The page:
Like a lot of women (I won’t say “most,” but I suspect it’s a common problem), I don’t have a very accepting attitude towards my body. It just never quite lives up to my expectations. It’s not just about what I’d change about my appearance if I could; it’s more than that. I wish I had more energy, more stamina, more strength. My body’s not the only thing I’m not thrilled with. I also wish I were more confident, more intelligent, more … everything.
That’s how it’s always been, my whole life. But then, I began to realize something was changing. I have a lot more respect for myself now that I used to. And the more I think about it, the more I realize that I probably have NFP to thank for this new attitude.
I’m practicing NFP seriously for the first time in my life because it’s not the right time to add a new member to our family. I’m looking forward to when it is, but for now, everything’s charts and test sticks, and I’m paying a lot more attention to my body and its rhythms and functions than I ever before. And as it turns out, that knowledge is good for me in more ways than one.
I’m used to basing my self-image on how I appear to the world — not just physically, although that’s a big one, but also how interesting I am, or how intelligent or funny I seem. After all, that’s the kind of thing that people notice and respond to. Those are the sort of things that get people to like you.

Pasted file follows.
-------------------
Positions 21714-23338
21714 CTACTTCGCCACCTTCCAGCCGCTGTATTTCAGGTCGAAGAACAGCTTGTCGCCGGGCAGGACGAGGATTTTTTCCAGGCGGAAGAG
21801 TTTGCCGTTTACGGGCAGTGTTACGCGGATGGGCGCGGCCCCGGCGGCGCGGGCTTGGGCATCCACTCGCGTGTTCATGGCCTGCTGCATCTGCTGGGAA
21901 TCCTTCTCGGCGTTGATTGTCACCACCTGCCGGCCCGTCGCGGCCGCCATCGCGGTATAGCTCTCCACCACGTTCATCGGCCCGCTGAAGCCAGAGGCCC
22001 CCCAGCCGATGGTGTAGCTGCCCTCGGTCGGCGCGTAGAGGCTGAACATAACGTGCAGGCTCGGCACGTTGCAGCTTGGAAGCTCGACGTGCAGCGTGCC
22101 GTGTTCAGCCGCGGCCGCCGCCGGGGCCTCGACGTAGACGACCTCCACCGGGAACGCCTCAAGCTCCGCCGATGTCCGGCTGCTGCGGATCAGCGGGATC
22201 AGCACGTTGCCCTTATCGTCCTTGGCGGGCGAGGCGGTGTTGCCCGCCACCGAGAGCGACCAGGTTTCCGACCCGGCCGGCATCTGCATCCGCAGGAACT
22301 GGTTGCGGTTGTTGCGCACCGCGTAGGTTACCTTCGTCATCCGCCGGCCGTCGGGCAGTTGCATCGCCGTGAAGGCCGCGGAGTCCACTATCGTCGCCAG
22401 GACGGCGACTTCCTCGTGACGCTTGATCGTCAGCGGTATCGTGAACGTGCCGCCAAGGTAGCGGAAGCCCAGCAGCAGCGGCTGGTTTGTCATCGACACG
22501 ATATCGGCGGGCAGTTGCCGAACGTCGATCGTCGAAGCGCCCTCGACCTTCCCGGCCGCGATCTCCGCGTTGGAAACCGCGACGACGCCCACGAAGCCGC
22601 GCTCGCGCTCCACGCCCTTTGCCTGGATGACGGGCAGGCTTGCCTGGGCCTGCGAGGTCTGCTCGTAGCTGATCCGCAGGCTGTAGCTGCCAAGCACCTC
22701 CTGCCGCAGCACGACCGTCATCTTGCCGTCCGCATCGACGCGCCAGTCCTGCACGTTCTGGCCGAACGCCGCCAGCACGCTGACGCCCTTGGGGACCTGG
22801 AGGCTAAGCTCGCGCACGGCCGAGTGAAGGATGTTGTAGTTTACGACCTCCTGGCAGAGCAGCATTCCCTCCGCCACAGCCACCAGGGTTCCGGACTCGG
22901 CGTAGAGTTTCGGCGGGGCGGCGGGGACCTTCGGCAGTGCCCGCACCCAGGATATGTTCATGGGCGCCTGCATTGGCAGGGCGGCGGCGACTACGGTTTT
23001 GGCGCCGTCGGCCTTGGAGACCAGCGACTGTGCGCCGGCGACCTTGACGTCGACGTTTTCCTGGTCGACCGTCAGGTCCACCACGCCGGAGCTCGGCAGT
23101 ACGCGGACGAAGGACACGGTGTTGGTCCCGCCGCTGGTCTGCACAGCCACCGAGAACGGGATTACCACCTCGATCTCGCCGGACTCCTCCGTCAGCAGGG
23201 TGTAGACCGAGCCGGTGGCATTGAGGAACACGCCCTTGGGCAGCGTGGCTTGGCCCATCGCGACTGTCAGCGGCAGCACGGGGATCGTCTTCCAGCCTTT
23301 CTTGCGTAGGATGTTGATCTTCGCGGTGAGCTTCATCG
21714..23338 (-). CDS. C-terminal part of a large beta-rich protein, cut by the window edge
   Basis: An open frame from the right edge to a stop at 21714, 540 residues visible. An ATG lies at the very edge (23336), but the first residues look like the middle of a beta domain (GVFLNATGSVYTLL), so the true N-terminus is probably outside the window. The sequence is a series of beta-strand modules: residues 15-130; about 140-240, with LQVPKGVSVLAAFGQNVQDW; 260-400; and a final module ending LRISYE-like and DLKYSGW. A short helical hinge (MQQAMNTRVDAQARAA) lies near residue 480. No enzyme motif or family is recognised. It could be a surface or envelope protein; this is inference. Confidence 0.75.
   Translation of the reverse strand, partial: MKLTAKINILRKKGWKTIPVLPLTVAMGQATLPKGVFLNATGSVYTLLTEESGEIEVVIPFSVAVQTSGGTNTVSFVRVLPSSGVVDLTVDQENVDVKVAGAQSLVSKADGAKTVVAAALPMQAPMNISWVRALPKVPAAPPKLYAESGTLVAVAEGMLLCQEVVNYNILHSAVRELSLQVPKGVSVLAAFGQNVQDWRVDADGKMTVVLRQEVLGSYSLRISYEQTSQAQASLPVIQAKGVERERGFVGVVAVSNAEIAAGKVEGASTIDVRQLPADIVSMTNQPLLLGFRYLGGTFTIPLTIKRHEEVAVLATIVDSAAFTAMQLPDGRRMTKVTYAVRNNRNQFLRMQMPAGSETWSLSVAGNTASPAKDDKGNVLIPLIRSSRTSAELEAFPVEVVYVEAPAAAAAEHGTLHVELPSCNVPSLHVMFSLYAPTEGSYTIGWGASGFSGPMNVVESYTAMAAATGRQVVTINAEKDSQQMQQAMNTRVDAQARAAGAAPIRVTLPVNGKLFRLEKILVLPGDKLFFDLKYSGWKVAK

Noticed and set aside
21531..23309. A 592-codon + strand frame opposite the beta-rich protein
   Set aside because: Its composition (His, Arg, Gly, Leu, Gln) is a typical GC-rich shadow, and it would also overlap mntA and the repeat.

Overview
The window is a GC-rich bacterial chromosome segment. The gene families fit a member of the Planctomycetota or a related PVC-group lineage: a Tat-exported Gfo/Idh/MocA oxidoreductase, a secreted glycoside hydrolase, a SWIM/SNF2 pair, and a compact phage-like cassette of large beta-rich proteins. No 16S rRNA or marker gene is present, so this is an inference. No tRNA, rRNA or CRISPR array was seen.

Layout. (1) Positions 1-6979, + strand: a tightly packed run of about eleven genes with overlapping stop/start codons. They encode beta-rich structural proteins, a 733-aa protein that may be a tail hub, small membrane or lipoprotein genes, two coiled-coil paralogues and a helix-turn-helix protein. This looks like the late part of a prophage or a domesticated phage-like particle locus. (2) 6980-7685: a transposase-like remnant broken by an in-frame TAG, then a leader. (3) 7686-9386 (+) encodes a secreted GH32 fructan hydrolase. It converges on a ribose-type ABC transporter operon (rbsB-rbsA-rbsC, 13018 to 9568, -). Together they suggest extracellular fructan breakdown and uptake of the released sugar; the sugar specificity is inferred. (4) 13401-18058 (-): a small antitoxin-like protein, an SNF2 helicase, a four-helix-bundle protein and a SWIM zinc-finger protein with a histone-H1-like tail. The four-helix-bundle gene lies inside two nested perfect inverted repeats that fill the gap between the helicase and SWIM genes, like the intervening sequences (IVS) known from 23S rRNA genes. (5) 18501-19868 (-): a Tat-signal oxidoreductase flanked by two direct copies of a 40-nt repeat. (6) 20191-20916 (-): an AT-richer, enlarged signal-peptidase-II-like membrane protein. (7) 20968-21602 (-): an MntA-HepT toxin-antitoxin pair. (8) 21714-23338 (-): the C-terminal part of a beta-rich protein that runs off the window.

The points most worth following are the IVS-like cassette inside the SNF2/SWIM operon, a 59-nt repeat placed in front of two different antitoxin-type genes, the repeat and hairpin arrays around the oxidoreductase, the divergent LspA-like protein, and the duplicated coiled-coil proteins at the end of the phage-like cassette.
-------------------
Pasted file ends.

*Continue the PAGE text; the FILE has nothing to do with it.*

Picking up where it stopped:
Suddenly there’s something new to focus on: what’s going on inside of me. The knowledge I walk around with for those few days of the month when I know that if we chose, we could (probably) bring a new baby into our family, and a new person into the world, that knowledge is giving me a new awareness of the aspects of my existence that nobody else sees. I can’t help but remember how complicated and capable and powerful my body is — and it’s reminding me that my body is about so much more than how it presents to the world.
The rhythms of my fertility are secret. Nobody but me knows them (and it took me forever to figure them out, too!). Nobody but me knows when I’m ovulating, or when my body is silently working to prepare a safe, welcoming place for a newly fertilized member of the human race.
So now, regularly, I find myself marveling at this secret function of my body, which is totally immune to the world’s approval or disapproval. It’s just amazing — not amazing because people are delighted by it, like beauty, or because it impresses people, like energy and confidence, but just because of its secret, silent, functionality.
My fertility is something I’m grateful for beyond measure, and it’s very healing to me that one of the most wonderful things my body can do is something that the world can’t see and can’t judge.
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